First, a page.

Nana left a heartbroken husband. Nana left a little granddaughter – my eight-year-old sister – who adored her. And she left my aunts and uncles and cousins. I could never know how painful this must have been for so many people.
To me, Nana left her disease. Not just her alcoholism, but the legacy of my mother’s anxieties, also passed down to me and my sister.
But she left me one other thing, too — something joyful: flowers. In news clippings and photographs, there is Nana in her garden, Nana with a vase of flowers, Nana as president of the garden club, preparing for a garden show. I know Nana must have found so much joy in flowers, that flower arranging was a creative outlet for her that must have quieted the voices for her as it does for me. The flowers surely buoyed her in good times — the stretches of time when she managed not to drink, before the obsession would take over again.
I thought about Nana a lot when I got sober, and I still think about her constantly. If she had gotten help, what might have been different? I wish she could have lived and been happy. I wish my mother hadn’t had to shoulder so much of the burden of hiding her secret. But mostly I wonder why I got the gift of sobriety when Nana didn’t. My father’s father was an alcoholic, too, and died in mid-life. I lost two cousins on my father’s side to addiction. I hold out hope that one or more of my many cousins on both sides is in recovery and that I just don’t know it. But so far, I’m the only one I know about.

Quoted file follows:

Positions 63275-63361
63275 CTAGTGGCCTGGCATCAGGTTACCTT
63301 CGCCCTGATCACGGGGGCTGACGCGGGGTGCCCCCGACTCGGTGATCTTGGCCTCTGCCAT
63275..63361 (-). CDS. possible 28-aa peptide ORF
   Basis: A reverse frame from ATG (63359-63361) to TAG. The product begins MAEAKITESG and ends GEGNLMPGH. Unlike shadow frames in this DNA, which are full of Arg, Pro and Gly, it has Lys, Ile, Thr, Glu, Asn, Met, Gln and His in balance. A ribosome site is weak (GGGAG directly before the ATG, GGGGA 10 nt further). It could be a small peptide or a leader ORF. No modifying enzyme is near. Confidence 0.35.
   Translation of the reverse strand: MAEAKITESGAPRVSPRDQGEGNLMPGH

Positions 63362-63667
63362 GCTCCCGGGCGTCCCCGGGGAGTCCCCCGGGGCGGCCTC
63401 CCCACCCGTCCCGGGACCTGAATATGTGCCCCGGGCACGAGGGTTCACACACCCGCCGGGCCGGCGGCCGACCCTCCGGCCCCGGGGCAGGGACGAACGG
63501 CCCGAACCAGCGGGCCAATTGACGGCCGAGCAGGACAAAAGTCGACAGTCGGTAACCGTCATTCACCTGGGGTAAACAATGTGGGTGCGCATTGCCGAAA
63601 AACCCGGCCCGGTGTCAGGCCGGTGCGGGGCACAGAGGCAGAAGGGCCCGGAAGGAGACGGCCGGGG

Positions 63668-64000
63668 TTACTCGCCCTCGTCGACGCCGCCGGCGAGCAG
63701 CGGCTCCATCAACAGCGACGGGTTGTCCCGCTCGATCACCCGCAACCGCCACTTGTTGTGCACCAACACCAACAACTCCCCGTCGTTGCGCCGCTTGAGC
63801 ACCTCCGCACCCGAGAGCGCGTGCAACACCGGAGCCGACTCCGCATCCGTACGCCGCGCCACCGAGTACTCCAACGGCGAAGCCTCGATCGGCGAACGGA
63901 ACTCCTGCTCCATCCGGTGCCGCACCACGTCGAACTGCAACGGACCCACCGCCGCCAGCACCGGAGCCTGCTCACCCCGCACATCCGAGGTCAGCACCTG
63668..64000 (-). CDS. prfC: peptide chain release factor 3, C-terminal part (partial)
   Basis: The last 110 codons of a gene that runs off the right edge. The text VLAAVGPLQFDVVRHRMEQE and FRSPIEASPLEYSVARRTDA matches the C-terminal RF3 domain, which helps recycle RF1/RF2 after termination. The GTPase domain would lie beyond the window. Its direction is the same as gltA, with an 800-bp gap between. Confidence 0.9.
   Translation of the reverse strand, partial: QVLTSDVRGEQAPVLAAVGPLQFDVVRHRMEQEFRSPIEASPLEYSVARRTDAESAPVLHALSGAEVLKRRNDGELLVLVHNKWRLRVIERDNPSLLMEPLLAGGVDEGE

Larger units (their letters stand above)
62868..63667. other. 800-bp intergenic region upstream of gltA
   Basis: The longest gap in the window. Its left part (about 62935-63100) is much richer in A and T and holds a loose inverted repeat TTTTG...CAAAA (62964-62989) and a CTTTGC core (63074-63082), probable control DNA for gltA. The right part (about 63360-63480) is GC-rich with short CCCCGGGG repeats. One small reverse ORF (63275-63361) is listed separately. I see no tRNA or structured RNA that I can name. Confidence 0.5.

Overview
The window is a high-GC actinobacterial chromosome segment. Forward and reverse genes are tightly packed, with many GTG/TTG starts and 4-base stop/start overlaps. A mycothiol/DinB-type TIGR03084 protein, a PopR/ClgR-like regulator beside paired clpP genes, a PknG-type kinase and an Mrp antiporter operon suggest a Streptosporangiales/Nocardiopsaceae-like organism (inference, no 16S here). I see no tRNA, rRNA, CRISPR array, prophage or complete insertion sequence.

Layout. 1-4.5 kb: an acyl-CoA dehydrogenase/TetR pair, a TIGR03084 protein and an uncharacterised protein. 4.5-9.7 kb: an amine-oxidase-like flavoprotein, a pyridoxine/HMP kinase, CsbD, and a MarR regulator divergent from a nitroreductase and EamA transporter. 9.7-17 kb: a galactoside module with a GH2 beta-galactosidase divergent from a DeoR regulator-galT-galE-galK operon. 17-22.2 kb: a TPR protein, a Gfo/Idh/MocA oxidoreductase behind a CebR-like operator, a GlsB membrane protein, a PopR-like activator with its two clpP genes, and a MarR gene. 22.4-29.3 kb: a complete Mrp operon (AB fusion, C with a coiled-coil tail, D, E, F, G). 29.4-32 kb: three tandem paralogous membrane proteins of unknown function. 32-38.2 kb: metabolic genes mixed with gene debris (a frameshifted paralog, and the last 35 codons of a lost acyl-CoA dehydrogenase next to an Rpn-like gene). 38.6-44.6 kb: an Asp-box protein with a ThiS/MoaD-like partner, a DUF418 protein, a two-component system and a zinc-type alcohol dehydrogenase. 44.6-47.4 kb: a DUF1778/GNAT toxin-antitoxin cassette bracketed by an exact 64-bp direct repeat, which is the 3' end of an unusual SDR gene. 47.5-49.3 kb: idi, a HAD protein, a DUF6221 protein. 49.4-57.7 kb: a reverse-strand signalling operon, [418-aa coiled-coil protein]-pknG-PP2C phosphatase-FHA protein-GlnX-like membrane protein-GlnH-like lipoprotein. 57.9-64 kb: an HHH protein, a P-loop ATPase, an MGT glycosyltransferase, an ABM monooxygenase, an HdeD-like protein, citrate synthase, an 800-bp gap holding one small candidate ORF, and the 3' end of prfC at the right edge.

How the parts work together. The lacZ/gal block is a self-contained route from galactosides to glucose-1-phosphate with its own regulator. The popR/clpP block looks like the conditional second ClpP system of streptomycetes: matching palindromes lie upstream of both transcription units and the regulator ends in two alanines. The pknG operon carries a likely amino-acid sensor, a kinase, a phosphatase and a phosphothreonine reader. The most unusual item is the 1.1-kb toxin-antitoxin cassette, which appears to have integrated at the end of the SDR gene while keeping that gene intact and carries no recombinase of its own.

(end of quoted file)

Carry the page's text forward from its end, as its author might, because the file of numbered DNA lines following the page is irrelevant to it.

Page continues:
Recently my sister gave me a stack of old photos of our mother and her sisters and Nana (in topmost photo with them), all taken at the same time in the mid 1930s. My mother is the little one.
Among those photos was this later photo (above) of my mother as a schoolgirl – she was so sparkly and adorable. I would have loved to have known her then. Actually, she was sparkly and adorable all her life to many people. But she was something different to me – someone I never quite disconnected from on a steamy July night in 1962 in Columbia Hospital for Women in the city of Washington. Still haven’t, though she’s been gone for four years. It was a life-long tug-of-war. I loved her very much, but I was incapable of understanding her completely. Over and over I tried to align with her but couldn’t quite get there. I imagine she felt the same way about Nana. And that Nana’s death didn’t so much end their relationship as it did leave it suspended, forever.
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6 thoughts on “Skipping Generations – Or Not”
Very moving and meaningful, dear Susie. Keep blooming, growing, cooking and writing! Your gifts to us all are transformational.
Exquisite. Thank you for sharing your personal story and so beautifully.
Thank you, Lisa.
Thank you so much Tot! And love to you all. See you this summer!
Generational scars and love so beautifully captured. Thank you for the opportunity to peer over the fence. It brings us all closer together, rather than isolated on distinct bergs.
You’re right, Jen, and nothing like the present for being closer together.